The Home Office has announced that it will waive the £1,012 fee it had been charging for children to register as British citizens in cases of hardship and poverty.
The move came just hours after the New Statesman revealed on 26 May that the Home Office had profited by £240m from the fees since 2010. The administration cost was only £416, so the department made £596 for each child that applied.
The waiver will apply if the child and their parents “have credibly demonstrated” that they cannot afford the fee after meeting their essential living needs. Children in care will not be subject to the fees.
The Project for the Registration of Children as British Citizens (PRCBC) called the decision “an important and welcome first response to PRCBC’s litigation and long-standing challenge to the citizenship registration fee”. It added that the waiver would need to be monitored to assess how effective it is in enabling children who cannot afford the fee to exercise their rights to British citizenship.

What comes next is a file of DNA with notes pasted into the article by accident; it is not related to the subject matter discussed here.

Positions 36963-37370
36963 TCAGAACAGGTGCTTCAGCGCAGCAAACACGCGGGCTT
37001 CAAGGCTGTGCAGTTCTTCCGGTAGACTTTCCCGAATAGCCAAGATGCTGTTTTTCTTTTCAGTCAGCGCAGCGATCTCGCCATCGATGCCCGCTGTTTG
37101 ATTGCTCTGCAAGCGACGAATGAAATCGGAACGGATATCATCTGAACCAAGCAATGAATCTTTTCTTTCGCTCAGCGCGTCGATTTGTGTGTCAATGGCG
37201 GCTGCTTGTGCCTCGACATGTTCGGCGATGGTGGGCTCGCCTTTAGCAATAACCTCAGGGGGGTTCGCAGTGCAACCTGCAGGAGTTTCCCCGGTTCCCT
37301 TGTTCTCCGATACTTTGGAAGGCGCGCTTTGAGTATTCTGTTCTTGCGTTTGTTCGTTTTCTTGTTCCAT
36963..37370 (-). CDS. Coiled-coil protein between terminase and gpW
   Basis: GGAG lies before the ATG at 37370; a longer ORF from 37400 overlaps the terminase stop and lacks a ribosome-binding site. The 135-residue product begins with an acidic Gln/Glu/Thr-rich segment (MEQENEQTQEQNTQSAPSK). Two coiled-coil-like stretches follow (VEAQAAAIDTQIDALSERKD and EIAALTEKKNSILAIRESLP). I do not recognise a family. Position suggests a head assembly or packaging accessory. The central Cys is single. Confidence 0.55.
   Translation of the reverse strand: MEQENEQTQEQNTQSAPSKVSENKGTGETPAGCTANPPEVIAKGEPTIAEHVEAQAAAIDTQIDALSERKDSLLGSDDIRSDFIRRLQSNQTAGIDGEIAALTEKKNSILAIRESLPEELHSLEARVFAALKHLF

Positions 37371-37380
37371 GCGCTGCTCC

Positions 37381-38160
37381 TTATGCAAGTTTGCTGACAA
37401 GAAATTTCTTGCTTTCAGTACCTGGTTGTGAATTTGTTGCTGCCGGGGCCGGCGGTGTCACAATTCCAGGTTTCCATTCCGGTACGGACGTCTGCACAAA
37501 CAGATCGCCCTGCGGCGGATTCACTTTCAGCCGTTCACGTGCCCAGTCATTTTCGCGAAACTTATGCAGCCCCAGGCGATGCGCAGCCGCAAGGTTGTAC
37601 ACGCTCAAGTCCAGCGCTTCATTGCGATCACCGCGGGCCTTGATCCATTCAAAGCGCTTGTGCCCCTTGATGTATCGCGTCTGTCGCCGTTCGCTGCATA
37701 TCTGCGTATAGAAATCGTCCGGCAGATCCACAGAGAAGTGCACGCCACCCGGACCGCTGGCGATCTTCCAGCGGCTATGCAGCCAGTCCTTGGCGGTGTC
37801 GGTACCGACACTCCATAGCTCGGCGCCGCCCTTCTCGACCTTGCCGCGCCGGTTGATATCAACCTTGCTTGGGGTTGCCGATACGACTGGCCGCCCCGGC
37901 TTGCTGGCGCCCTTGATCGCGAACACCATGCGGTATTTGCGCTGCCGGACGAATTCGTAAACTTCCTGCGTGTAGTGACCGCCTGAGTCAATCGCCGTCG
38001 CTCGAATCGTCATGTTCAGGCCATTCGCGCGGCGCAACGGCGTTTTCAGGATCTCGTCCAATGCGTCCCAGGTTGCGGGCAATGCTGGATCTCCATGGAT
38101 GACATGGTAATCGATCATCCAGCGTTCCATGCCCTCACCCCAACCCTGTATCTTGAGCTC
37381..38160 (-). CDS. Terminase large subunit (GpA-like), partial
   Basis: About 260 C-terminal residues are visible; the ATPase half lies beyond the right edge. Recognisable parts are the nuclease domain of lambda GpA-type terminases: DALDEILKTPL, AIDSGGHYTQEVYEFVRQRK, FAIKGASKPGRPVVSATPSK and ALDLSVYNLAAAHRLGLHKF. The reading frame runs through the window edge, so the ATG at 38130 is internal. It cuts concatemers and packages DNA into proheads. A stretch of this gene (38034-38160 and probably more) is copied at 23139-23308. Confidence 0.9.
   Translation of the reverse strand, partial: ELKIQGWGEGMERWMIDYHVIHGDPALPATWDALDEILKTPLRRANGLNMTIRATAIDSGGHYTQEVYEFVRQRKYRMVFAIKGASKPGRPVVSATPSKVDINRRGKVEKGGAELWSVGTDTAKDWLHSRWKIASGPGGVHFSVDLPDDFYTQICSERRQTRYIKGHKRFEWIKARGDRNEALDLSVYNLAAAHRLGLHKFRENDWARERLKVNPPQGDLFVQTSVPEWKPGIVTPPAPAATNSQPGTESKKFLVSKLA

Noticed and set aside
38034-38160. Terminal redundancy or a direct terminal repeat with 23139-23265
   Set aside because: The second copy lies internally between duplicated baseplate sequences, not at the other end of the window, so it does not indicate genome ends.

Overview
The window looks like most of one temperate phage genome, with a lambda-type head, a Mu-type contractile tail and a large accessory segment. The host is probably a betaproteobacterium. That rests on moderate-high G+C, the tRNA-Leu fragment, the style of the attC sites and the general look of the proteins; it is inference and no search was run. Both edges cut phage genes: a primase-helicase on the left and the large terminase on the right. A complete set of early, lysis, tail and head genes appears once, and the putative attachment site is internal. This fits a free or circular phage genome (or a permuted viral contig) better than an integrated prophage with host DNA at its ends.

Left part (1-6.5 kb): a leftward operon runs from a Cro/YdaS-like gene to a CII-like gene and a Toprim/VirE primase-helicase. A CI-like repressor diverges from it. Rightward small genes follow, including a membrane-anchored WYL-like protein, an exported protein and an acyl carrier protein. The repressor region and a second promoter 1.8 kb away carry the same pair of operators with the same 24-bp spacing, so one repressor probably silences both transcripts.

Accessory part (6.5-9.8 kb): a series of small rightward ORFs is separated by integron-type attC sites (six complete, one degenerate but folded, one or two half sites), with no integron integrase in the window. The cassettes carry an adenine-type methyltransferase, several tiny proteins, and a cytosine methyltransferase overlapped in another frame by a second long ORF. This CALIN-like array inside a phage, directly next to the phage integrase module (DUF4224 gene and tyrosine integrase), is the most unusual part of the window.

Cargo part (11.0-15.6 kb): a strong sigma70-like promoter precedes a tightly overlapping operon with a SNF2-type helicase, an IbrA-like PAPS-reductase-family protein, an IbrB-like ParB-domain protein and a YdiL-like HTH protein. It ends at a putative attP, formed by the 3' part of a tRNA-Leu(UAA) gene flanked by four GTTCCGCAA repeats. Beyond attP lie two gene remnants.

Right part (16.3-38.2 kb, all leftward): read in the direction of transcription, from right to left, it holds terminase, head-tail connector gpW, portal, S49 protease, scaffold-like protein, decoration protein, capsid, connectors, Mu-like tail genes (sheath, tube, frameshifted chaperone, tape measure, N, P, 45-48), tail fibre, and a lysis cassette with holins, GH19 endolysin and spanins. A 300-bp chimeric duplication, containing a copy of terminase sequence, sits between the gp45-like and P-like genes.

Solange Valdez-Symonds, chief executive of the PRCBC, said: “While years of harm cannot be undone, today’s announcement is an important step towards ensuring children no longer suffer this devastating alienation.”
Some children born in the UK are not automatically granted citizenship, depending on their parents’ immigration status. In February the New Statesman reported the case of Tracey*, a 12-year-old born in the UK who had never left the country, whose family was unable to pay the fee and who was therefore left without citizenship and the rights it confers, such as a passport. A reader then came forward to donate the money so she could become a British citizen.
In February this year the Supreme Court ruled that the Home Office could continue to charge the £1,012 fees, concluding that parliament had allowed the government to set a fee above the ability of applicants to pay, which means it’s up to MPs or peers to change it. A week before the ruling, members of the House of Lords unsuccessfully attempted to amend the Nationality and Borders Bill to reduce the fee to £372, covering the administrative costs, and to scrap it for children in care.
Child O, who was at the centre of the Supreme Court case, was born in the UK and has never left the country but their family was unable to pay the fee when applying for citizenship when Child O was ten. They are now 14.
The Home Office decision to waive the fees opens the door to thousands of children who are affected by the fees. The PRCBC is continuing to call on the government to reduce the fee to only the administration cost for all applicants.
*Name changed on request.